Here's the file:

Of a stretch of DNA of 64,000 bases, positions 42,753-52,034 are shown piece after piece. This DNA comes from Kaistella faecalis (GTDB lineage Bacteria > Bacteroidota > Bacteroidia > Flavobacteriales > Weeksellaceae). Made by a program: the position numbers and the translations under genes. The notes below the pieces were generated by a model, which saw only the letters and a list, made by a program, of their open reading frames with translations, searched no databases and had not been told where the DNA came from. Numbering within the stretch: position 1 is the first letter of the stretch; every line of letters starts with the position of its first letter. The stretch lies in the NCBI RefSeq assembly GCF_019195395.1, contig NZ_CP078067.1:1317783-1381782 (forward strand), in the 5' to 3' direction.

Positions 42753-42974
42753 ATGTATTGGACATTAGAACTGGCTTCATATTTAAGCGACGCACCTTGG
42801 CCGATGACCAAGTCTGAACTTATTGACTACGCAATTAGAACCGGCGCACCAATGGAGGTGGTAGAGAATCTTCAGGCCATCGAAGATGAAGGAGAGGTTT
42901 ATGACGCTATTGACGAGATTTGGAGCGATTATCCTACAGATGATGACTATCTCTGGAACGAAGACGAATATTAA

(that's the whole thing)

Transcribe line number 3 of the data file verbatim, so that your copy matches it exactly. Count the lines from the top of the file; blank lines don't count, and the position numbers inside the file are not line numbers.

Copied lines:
42753 ATGTATTGGACATTAGAACTGGCTTCATATTTAAGCGACGCACCTTGG